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Any benefit to delaying retirement past age 70?

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Any benefit to putting off Social Security past age 70?
Seniors who opt to defer their Social Security benefits past the full retirement age will incur delayed retirement credits that can raise the value of their benefit payments by 0.66% per month or 8% per year, according to this article on USA Today. “However, these delayed retirement credits only accrue until age 70, and there are no additional increases if you wait beyond age 70 before starting to collect,” says an expert. Up to 85% of their retirement benefits may also be subject to federal income tax if their combined income exceeds a certain threshold.

Creative tax strategies can stretch your nest egg years longer
When tapping retirement assets for income, withdrawal sequencing is crucial to minimizing the tax bite and ensuring the nest egg lasts as long as it should, according to this article on Kiplinger. Instead of following the traditional advice, which is to start with taxable accounts first before tapping tax-deferred and Roth accounts, clients may be better off withdrawing from these accounts simultaneously. This "multiple accounts strategy" could be more tax-efficient and make the nest egg last longer.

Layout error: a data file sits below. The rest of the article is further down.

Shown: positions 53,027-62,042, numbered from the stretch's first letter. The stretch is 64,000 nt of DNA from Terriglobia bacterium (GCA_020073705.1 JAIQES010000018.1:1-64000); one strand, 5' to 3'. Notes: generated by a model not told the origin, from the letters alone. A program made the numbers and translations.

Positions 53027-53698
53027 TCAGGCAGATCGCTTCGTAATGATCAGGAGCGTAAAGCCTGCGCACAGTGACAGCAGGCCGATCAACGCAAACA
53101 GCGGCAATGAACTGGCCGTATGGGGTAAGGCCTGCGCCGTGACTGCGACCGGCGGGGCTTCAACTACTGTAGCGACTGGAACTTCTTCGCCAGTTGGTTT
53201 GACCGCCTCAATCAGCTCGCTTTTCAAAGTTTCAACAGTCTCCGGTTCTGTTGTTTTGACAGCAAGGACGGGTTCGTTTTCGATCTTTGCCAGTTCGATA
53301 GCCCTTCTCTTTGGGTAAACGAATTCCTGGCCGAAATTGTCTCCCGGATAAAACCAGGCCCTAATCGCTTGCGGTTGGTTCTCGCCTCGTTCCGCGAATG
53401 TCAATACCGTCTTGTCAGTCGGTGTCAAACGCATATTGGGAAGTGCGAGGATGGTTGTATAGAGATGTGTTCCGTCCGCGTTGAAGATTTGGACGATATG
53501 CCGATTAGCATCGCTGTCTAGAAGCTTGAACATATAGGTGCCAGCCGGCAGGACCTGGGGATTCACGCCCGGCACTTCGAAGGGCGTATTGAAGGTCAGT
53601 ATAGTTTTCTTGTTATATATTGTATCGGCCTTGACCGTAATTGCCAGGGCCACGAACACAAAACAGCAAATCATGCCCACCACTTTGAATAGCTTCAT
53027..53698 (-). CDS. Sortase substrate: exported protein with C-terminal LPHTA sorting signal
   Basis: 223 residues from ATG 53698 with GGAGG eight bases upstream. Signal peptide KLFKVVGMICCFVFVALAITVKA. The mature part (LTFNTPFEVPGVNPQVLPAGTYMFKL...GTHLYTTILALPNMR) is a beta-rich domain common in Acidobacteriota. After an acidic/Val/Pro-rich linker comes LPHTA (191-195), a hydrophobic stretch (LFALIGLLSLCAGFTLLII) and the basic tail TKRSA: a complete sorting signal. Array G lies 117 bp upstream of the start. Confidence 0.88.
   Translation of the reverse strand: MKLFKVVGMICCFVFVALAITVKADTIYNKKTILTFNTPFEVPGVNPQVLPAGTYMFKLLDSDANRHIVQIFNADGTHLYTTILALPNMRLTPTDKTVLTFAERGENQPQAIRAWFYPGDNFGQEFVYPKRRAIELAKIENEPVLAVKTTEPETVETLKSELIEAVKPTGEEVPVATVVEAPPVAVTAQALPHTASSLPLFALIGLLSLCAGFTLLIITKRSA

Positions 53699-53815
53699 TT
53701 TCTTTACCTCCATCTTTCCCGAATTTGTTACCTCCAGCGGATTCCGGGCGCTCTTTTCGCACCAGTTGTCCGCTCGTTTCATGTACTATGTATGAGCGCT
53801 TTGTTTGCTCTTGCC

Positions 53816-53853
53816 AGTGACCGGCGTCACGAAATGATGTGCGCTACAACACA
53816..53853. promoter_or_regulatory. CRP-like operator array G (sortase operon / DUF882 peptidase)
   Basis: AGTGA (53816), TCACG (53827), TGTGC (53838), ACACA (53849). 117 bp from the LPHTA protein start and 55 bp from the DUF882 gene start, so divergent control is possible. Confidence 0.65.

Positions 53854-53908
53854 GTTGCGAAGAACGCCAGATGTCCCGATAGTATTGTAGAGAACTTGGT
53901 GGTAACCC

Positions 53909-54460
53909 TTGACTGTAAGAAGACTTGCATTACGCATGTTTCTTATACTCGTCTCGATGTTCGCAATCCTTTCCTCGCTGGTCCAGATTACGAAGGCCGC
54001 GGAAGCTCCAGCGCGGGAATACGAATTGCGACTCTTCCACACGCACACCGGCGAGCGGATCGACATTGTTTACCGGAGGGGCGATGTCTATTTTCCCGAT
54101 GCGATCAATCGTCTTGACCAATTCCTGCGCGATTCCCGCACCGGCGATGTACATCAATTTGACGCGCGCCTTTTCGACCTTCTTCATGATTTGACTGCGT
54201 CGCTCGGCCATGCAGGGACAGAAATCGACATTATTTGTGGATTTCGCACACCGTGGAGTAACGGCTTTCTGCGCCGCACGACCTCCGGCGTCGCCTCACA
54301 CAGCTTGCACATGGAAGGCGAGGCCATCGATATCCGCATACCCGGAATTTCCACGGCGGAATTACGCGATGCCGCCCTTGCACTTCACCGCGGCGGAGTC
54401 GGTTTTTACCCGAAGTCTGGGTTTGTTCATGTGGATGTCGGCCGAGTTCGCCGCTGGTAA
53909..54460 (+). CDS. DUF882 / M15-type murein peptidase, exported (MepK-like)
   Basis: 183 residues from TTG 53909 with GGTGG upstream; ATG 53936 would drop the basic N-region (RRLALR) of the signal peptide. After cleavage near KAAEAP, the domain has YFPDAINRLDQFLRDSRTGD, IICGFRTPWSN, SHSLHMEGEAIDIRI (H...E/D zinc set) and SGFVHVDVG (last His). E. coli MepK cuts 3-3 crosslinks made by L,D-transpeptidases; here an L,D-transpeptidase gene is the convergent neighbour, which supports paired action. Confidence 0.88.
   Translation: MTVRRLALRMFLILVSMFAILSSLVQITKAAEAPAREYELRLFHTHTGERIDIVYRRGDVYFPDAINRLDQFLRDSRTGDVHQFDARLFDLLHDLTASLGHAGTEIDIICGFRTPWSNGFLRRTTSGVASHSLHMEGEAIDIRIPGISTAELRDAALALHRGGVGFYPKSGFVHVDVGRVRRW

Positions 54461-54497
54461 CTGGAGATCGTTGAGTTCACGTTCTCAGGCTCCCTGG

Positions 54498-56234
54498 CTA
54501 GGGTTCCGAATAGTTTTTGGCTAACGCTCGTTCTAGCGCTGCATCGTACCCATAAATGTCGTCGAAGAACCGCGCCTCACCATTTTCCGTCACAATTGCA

This common 401(k) rule is making life difficult for retirees
Many 401(k) plans have restrictions on how to take distributions in retirement, leaving the participants with fewer options that could cost them dearly, according to this article from Money. A group of lawmakers are pushing a proposal to ease these inflexible distribution rules in the government's Thrifty Savings Plan. Under the proposal, participants would be allowed to take multiple partial distributions while employed and to take more distributions after they retire.

Should retirees use a total-return or income portfolio?
Retiree investors have the option to use the total-return approach or the income strategy to generate income from their portfolios, but these strategies have pros and cons, according to this article in Forbes. Clients who prefer the total-return approach need to spend within the income range they get from their portfolio and other sources, but portfolio returns may not be enough to help cover their expenses. With an income strategy, clients have to invest more in high-dividend stocks or bonds with greater maturity or increased credit risk, making their portfolio less diversified with increased risk exposure.

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